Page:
As talks to bring an end to nearly five years of conflict in Syria continue, it is essential that we learn the lessons of Iraq, Libya and the Arab revolutions if there is to be lasting peace. To rebuild stable state institutions after conflict, you need to make sure that everyone is able to take part in the process, and to achieve that there must be a safe environment for participation.
The war in Syria has been the longest continuous conflict to come out of the Arab revolutions in 2011, but the recent history of Iraq and Libya shows that even ceasefires and the fall of dictators do not necessarily mean that peace has been achieved.
The Libyan experience is one to which the world should pay close attention when we consider the post-conflict transition that will start when hostilities end in Syria. Libya saw a much shorter though no less intense civil war, beginning with protests in Benghazi and apparently ending with the death of Gadaffi. This was, however, only a symbolic end of the first chapter of revolution.
The war drew in foreign fighters and unleashed factional and sectarian armed groups. The failure to implement proper disarmament, demobilization and reintegration (DDR) of these fighters left thousands armed in the war’s chaotic aftermath. The new Libyan state then also failed to implement security sector reform (SRR) to ensure basic protection for its citizens.
By failing to provide safety and security, the new administration lost credibility and support. This led to a division that split Libya’s political and economic institutions, and ultimately to what is by any standards a second civil war. It was only last month, more than three years after Libya’s first democratic elections, that the different factions signed the Political Accord Agreement, the result of a year of a UN-led dialogue.
Many of the factors that drove instability in Libya are present in Syria, and if anything are of a greater magnitude. Syria has a far bigger problem with foreign fighters; it has larger, more well-established militant groups; and there more factions divided under political, ethnic, sectarian and religious lines.
In this context, the message from the regime has become that Assad and his allies are the only internal force that can deal with the rise of extremist groups like ISIS and al-Nusra. It says much about the extraordinary situation Syria finds itself in that the regime makes this claim when it is estimated to be responsible for killing nearly seven times as many Syrians as ISIS.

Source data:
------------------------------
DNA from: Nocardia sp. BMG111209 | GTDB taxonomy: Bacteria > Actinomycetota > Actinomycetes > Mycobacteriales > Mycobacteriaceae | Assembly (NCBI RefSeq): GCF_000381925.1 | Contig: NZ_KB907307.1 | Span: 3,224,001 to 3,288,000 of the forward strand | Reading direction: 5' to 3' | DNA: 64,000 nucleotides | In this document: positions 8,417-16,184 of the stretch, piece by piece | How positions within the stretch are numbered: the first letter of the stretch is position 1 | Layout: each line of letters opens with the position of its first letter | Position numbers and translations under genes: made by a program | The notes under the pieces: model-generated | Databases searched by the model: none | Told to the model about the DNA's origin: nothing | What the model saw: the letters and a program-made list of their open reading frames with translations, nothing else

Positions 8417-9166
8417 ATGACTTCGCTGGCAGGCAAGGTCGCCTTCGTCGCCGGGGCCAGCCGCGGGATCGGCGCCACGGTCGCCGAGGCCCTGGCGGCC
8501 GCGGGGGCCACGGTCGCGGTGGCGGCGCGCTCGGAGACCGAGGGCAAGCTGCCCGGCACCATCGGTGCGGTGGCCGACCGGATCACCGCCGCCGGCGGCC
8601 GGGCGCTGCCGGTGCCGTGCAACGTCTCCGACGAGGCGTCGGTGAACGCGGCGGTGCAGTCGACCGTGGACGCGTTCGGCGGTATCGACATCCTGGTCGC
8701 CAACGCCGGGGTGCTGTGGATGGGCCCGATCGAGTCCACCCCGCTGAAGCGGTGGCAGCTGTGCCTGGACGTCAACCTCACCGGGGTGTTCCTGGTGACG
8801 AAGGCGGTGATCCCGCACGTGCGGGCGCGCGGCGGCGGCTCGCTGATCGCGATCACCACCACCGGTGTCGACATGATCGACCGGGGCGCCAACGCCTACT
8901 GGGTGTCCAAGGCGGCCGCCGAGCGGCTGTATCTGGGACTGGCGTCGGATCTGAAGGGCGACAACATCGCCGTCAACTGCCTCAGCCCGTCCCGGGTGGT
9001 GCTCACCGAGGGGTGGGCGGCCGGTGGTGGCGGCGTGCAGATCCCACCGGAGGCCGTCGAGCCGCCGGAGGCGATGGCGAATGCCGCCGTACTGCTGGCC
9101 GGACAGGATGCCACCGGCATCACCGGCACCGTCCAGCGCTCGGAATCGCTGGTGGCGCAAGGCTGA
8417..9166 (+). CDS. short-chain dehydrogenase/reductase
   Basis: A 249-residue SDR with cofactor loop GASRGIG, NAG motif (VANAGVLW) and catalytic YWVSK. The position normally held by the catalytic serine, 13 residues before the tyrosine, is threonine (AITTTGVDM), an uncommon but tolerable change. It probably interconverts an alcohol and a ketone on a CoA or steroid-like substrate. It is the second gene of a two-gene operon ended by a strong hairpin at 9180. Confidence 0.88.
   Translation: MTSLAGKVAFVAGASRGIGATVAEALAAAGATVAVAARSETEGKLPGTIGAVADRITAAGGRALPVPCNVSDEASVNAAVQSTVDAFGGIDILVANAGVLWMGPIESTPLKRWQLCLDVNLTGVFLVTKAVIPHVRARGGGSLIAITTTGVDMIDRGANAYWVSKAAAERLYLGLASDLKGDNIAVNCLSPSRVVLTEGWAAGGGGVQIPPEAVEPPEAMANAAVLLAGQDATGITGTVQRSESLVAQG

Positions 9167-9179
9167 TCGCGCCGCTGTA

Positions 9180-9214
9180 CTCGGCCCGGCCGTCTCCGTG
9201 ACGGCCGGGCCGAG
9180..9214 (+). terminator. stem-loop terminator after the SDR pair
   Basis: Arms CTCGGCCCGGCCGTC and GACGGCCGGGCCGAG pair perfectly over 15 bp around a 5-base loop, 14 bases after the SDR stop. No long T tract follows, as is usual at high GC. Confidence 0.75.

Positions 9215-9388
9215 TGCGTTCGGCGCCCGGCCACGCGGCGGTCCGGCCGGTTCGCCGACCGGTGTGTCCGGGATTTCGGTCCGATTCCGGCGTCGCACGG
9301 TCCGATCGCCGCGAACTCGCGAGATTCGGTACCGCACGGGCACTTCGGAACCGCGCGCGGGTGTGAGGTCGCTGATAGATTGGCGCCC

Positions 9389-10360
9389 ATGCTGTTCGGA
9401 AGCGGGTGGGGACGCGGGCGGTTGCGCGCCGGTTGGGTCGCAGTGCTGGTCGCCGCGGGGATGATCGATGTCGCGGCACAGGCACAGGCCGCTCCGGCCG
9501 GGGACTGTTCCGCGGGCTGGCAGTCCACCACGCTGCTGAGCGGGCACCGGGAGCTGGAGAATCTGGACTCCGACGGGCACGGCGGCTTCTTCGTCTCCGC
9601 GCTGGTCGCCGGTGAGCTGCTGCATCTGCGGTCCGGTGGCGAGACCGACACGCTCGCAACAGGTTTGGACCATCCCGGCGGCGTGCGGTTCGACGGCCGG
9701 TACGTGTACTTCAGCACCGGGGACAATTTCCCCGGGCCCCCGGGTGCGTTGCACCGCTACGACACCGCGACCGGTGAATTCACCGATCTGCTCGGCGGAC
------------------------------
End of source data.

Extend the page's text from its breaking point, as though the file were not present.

Sadly, the disparate and disorganised nature of the opposition has seen many Syrians lose faith in it, and the experiences of countries in the region under weak transitional institutions have thrown concerns about the opposition’s credibility into stark relief. As Mouna Ghanem, a co-founder of one of the first opposition movements – Building the Syrian State – notes:
The Syrian opposition has ignored the nature of the Syrian people’s demands and not put forward a serious democratic agenda, so unfortunately many Syrians have started to look to the regime as the least worst option in a scenario where all the options are bad.
Security is now a primary concern for many Syrians. ISIS managed to gain a regional foothold through the chaos of the civil war, but it made such dramatic gains in neighbouring Iraq through the weakness of the local Iraqi security forces. The fractured landscape of Syria will be even more vulnerable, whether to extremist militants or political groups trying to exact revenge on their opponents. With so many different armed factions involved, a ceasefire will be difficult if not impossible to enforce by internal forces alone – particularly when no side can be trusted to administer security fairly and without revenge in mind. It is then essential that the international community is involved in providing the security that will be crucial if Syrians are to build the new Syria.
This process of rebuilding and reconciliation is going to require all of Syrian society – men and women, those who stayed and those who have sought refuge outside the country – all of whom will need to be convinced of their fundamental safety to feel they can be a part of the process. Lasting peace in Syria will not be made at the negotiating table, it will be made in the communities, in the sand and on the floors of Syrian homes.
Syrians who fear a future of lawlessness, of reprisals, of political murder, cannot be expected to be full and active participants in peacebuilding. Women in particular are disproportionately affected by the indirect impacts of conflict, and the post-conflict chaos we have seen in countries like Libya has a devastating impact on the ability of women to participate in society. Syrian women have already been routinely ignored and marginalised in the peace efforts so far, the failure to disarm, demobilise and reintegrate the various forces and bring about security sector reform to ensure a level of safety for all citizens would leave women even more disadvantaged.
Mouna Ghanem took part in the recent Riyadh talks on Syria, where she was one of only ten women among the 108 participants. She has said that:
Women are the bridges across Syrian communities. They have a particular stake in peace discussions as it is only through Syria becoming a modern, democratic state that women can see their rights being respected under the law. This can only be achieved by unifying the efforts of Syrian democrats.
A ceasefire then is only the start of the process of bringing peace to Syria. Providing a secure and stable environment for reconciliation is every bit as important a priority for the international community. If Syrians can see that there is a convincing plan to keep them safe from violence and reprisals, they will know there is an alternative to armed struggle and can end their support for the various factions, then can they start to build a real and lasting peace.